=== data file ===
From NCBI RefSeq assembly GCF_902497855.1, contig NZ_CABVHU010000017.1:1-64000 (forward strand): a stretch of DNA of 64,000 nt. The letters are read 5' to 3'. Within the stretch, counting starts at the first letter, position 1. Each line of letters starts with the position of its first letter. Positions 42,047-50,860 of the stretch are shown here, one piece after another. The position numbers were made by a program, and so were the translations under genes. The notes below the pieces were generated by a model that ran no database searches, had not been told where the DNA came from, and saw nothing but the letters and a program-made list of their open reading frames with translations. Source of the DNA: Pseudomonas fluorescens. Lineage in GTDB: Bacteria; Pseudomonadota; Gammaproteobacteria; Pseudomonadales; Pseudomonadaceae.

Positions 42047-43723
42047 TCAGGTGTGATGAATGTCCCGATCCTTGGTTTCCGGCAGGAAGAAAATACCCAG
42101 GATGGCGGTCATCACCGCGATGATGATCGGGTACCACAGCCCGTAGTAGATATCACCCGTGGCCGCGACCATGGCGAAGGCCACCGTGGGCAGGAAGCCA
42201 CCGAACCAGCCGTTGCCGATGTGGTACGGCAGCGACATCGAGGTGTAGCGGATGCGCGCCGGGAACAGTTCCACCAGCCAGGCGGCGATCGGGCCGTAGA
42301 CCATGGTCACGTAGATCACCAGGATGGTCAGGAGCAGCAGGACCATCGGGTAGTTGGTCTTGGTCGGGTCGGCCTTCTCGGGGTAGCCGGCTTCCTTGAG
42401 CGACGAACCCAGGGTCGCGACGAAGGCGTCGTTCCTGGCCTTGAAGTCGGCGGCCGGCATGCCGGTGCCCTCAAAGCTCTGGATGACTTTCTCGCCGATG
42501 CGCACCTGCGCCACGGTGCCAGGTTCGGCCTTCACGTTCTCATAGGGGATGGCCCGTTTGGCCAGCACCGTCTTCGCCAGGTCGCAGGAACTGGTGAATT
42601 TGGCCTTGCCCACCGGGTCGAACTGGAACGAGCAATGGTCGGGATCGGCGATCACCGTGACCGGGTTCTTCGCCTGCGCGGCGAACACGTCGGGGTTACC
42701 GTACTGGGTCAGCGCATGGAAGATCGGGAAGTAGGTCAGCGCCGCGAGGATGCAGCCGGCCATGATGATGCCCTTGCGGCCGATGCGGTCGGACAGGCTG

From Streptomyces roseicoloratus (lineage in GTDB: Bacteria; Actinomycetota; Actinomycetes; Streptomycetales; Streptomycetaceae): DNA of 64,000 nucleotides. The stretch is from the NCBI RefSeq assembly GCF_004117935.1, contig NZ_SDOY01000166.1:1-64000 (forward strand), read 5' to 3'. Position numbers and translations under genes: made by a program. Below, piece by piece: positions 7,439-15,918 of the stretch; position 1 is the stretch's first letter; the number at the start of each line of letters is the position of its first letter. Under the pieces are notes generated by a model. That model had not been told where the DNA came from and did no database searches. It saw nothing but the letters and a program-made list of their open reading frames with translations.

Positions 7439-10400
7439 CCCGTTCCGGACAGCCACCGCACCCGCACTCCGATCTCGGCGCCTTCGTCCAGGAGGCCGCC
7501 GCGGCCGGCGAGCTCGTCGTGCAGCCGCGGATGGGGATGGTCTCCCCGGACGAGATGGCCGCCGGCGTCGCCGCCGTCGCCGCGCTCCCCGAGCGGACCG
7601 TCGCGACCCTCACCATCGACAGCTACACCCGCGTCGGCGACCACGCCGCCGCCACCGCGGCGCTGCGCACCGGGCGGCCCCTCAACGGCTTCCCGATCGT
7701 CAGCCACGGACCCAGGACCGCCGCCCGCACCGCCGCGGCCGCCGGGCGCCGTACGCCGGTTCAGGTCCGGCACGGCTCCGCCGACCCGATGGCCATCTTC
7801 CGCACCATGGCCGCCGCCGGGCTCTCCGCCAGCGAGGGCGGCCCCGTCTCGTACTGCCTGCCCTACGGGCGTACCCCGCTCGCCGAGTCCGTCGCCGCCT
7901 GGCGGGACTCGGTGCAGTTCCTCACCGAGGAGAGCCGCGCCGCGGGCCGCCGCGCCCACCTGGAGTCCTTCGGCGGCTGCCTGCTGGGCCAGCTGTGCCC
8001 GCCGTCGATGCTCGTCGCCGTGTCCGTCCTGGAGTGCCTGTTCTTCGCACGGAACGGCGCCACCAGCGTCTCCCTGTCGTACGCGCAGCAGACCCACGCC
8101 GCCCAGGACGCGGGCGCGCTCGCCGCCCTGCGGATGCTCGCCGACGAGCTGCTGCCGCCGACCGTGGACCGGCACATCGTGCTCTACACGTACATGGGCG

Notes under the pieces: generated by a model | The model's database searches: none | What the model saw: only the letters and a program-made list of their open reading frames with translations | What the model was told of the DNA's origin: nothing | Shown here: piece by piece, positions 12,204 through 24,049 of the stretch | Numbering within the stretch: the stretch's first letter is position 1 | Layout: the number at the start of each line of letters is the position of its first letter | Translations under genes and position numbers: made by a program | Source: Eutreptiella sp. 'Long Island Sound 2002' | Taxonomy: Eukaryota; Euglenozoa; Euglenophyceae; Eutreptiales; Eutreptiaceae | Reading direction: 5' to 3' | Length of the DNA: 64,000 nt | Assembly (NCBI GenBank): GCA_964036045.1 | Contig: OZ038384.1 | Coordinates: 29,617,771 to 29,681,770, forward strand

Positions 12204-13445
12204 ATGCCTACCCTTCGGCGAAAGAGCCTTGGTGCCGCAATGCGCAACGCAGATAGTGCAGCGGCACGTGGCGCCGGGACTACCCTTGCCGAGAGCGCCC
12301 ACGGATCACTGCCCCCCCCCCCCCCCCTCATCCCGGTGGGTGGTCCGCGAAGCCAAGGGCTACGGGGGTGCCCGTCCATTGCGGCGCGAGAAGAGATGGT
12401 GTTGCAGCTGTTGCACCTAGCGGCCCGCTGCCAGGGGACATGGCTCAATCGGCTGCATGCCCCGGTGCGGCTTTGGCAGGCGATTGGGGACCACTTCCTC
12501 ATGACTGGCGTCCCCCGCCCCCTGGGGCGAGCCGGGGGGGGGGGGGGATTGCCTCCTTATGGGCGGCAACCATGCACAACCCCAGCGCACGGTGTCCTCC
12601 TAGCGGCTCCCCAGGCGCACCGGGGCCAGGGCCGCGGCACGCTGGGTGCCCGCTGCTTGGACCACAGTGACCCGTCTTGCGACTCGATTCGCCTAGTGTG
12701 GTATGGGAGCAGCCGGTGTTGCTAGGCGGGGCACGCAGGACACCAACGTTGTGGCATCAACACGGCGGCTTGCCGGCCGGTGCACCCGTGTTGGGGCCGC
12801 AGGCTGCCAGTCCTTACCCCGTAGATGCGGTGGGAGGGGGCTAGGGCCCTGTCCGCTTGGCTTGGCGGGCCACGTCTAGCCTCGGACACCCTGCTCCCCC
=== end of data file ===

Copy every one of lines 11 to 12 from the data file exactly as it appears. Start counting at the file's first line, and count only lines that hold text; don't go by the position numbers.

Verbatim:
From Streptomyces roseicoloratus (lineage in GTDB: Bacteria; Actinomycetota; Actinomycetes; Streptomycetales; Streptomycetaceae): DNA of 64,000 nucleotides. The stretch is from the NCBI RefSeq assembly GCF_004117935.1, contig NZ_SDOY01000166.1:1-64000 (forward strand), read 5' to 3'. Position numbers and translations under genes: made by a program. Below, piece by piece: positions 7,439-15,918 of the stretch; position 1 is the stretch's first letter; the number at the start of each line of letters is the position of its first letter. Under the pieces are notes generated by a model. That model had not been told where the DNA came from and did no database searches. It saw nothing but the letters and a program-made list of their open reading frames with translations.

Positions 7439-10400